The other day I wandered up to the check-out counter of a local store with a few items in hand. A sullen teenager scanned them, took my payment and then muttered, “Have a good day.” I looked up at him and smiled as I responded, “You too!” He shrugged his shoulders and said with a hint of cynicism in his voice, “I’ll try.”
As I walked away I thought about how his answer was more honest than most. It’s true–having a good day doesn’t come naturally to the majority of us. We tend to beat ourselves up about that fact but the reality is our brains simpler aren’t wired to pop into “Pollyanna” mode the moment the alarm goes off.
To help us survive, God made our brains with what researchers call a “negativity bias.” In other words, we pay more attention to negative things in our environment and remember them more clearly as well. Why in the world would that be helpful? Well, paying more attention to the bear charging out of the words than the lovely ice cream cone you’re holding is certainly helpful.
But what this means is that being a positive person requires being intentional and working at it. It also means we can let go of the guilt that comes with this being the case. Your tendency to go to the negative is not a moral or spiritual failure–it’s a part of being human.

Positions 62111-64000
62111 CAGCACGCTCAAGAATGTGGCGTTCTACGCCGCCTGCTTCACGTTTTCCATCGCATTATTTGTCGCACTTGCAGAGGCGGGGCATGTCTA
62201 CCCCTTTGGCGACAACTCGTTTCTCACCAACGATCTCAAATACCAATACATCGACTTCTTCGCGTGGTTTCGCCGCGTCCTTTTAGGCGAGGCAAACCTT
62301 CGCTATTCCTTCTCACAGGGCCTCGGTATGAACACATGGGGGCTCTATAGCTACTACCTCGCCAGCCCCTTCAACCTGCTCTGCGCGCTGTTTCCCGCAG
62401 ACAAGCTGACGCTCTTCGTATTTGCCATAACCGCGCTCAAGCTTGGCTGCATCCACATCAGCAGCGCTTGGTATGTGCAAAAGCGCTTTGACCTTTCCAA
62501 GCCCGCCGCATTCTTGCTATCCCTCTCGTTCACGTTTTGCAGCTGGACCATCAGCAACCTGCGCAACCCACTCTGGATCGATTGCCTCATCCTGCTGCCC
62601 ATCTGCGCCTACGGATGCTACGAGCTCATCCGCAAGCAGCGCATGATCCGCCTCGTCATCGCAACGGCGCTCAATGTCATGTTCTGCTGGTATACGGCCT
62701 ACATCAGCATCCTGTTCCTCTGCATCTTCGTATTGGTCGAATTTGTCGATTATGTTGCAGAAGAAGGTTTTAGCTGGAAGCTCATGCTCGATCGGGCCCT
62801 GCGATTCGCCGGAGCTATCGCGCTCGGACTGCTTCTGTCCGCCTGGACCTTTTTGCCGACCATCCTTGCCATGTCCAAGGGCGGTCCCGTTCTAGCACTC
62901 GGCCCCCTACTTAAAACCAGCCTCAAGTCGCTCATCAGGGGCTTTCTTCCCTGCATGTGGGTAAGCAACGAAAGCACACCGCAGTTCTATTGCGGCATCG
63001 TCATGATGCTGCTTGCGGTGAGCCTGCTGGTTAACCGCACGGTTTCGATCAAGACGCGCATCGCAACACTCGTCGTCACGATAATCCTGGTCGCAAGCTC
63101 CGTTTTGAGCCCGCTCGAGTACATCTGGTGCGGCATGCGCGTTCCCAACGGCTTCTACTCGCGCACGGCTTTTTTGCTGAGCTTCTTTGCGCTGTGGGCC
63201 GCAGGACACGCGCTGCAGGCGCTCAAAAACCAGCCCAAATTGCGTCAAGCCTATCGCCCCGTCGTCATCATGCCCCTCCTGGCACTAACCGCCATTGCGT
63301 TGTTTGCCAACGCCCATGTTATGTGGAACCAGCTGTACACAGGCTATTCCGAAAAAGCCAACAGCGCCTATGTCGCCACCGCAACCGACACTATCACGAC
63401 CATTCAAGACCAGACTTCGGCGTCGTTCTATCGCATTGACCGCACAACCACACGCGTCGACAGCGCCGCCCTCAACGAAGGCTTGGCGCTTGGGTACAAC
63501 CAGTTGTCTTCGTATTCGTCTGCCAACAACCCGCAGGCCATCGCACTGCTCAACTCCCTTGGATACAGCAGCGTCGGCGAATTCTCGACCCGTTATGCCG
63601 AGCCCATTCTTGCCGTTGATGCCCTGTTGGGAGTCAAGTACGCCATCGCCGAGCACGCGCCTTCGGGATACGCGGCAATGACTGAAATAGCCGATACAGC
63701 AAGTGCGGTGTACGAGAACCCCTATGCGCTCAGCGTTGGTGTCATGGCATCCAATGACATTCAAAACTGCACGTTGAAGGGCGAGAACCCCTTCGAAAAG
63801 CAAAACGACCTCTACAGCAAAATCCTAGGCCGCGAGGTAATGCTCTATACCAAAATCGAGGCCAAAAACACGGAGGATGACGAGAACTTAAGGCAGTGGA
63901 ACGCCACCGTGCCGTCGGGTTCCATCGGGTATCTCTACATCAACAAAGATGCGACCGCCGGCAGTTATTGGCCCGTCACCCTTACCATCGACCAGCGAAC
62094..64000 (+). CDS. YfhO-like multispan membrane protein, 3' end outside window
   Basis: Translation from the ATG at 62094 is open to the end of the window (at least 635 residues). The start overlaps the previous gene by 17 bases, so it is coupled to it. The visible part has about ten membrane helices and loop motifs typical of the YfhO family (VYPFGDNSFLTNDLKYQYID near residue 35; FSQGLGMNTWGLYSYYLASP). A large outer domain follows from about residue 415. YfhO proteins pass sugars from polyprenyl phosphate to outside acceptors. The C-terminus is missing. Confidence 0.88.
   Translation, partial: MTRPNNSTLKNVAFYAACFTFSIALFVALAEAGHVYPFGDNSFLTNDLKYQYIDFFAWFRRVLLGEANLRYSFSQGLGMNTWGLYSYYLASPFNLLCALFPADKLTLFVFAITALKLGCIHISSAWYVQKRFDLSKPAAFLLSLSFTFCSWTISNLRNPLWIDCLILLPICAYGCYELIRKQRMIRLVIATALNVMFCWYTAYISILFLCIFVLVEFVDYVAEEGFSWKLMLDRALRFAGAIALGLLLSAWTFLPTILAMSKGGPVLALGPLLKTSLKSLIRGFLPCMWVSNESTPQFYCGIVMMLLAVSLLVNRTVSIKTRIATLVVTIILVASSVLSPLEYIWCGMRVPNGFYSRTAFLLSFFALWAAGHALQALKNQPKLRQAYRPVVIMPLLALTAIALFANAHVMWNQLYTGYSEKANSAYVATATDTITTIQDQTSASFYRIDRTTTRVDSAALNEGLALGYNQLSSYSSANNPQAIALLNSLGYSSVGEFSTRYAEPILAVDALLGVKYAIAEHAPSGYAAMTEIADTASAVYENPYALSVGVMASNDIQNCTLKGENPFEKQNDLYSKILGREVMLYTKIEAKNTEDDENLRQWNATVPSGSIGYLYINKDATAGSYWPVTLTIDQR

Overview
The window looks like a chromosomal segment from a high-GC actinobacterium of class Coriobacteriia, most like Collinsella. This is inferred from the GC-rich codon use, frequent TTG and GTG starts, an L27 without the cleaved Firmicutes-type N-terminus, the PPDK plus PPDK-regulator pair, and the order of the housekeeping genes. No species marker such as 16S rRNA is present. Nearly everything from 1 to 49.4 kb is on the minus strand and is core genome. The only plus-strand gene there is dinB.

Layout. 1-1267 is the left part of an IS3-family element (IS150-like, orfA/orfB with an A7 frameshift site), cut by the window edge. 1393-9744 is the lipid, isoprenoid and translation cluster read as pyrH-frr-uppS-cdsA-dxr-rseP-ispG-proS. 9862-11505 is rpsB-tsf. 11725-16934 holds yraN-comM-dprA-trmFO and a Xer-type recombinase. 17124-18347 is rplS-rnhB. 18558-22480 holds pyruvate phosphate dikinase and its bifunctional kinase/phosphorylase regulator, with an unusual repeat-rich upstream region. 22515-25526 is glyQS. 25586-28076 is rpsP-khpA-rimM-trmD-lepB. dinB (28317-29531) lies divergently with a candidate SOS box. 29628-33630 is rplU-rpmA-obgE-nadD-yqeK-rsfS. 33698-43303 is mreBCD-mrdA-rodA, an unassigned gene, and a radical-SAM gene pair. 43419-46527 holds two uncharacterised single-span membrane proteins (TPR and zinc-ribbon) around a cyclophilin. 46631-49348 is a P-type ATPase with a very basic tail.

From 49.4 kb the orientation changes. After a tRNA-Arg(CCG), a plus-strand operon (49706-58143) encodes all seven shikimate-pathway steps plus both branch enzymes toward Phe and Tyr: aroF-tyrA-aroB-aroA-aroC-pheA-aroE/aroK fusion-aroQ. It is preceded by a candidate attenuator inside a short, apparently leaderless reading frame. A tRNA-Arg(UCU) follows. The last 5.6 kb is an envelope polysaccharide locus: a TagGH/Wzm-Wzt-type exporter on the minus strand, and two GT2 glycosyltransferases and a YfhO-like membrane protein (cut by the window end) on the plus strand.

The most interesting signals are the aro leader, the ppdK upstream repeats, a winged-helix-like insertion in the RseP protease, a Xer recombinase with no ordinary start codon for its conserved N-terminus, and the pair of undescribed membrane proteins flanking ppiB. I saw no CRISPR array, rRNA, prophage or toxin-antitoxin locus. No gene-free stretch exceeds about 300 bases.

Here’s the good news: Our minds are incredibly flexible. We can retrain them to respond differently. Imagine little paths going through your mind (neural pathways). In the moment, your brain will always go down the path that’s been used most often. But if you teach your brain a new path then over time it will become the most used and your brain will begin to naturally go that direction instead.
We’re made to literally, physically be transformed by the renewing of our minds.
Isn’t that incredible?
That teenage check-out guy may not have been ready for positive thinking. But in his reply of “I’ll try” he was on to something. We all have the opportunity to bring more joy and happiness into our lives and it does require some effort on our part.
As I walked to my car I thought, “Yes, I think I’ll try too.”
How about you?
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